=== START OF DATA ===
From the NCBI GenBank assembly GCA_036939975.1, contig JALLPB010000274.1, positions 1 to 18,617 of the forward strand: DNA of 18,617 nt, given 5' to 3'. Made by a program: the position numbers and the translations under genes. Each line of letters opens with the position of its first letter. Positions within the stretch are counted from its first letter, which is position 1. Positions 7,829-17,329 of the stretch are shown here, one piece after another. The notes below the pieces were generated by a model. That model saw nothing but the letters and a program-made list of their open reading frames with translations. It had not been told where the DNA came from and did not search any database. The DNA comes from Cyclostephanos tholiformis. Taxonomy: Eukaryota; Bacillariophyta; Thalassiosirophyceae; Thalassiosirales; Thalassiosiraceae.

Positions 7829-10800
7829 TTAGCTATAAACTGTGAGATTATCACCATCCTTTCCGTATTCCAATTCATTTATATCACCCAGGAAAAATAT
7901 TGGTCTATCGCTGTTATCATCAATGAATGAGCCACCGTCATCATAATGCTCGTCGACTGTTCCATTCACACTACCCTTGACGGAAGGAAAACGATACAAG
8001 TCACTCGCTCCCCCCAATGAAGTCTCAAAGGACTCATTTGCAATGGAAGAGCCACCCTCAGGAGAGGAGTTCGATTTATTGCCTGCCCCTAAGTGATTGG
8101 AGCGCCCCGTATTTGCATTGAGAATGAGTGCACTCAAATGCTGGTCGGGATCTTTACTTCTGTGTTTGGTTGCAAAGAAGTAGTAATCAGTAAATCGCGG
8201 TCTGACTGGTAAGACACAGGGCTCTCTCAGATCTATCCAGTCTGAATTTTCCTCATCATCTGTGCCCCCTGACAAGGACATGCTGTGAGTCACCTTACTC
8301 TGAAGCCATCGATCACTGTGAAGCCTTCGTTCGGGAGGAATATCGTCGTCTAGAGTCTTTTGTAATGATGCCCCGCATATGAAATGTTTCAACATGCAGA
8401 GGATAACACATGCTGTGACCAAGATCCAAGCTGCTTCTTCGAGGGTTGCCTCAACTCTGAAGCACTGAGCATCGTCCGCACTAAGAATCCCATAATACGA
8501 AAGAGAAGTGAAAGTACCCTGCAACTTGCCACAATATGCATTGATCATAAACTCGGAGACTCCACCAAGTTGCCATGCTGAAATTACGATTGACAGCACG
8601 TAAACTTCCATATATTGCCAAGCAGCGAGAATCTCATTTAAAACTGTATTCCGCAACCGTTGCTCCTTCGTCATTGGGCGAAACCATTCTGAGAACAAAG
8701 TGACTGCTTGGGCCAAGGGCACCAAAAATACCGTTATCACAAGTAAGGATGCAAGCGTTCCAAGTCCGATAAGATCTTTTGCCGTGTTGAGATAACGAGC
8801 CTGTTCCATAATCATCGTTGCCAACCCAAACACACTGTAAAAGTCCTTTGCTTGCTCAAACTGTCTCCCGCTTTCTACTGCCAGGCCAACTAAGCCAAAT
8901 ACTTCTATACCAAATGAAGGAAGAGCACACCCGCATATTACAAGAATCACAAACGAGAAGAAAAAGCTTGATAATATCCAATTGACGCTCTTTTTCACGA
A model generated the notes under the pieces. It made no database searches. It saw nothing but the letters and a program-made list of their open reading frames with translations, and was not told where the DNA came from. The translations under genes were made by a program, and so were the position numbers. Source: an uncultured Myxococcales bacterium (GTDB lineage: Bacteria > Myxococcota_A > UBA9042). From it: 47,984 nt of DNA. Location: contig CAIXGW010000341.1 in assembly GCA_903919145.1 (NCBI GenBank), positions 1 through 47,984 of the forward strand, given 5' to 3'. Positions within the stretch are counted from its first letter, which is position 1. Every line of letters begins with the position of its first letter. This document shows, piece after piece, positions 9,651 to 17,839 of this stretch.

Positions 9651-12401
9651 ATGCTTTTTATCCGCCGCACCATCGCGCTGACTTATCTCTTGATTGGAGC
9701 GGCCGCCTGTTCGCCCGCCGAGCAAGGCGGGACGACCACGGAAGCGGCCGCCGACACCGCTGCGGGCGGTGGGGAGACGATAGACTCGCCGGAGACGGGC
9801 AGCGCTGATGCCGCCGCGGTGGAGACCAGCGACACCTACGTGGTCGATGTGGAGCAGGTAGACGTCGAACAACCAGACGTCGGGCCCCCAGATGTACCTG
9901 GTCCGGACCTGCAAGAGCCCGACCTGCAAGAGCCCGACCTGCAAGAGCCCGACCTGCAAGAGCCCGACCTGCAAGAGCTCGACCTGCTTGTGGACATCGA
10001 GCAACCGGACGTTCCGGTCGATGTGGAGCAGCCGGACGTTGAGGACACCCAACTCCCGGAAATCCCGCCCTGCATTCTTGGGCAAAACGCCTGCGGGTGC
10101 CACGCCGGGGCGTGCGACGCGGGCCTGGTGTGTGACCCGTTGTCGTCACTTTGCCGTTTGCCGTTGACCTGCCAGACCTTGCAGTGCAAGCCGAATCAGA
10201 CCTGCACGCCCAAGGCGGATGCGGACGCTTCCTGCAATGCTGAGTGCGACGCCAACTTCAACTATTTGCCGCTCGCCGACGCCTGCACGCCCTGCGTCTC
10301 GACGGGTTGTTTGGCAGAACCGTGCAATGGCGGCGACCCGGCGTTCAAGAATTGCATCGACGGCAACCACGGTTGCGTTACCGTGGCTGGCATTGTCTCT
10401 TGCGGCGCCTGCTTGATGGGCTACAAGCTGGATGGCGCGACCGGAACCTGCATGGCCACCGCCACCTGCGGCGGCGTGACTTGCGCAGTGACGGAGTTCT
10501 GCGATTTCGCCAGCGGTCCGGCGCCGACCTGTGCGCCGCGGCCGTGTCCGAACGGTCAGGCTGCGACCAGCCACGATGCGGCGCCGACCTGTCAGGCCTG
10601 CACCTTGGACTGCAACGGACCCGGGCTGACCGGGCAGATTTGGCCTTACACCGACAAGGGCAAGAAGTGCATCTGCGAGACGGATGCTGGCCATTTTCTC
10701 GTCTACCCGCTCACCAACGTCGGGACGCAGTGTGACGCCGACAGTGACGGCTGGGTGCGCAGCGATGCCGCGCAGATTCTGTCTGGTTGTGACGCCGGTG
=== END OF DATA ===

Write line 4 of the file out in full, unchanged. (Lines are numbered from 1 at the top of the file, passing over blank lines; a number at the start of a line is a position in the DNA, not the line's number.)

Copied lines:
7901 TGGTCTATCGCTGTTATCATCAATGAATGAGCCACCGTCATCATAATGCTCGTCGACTGTTCCATTCACACTACCCTTGACGGAAGGAAAACGATACAAG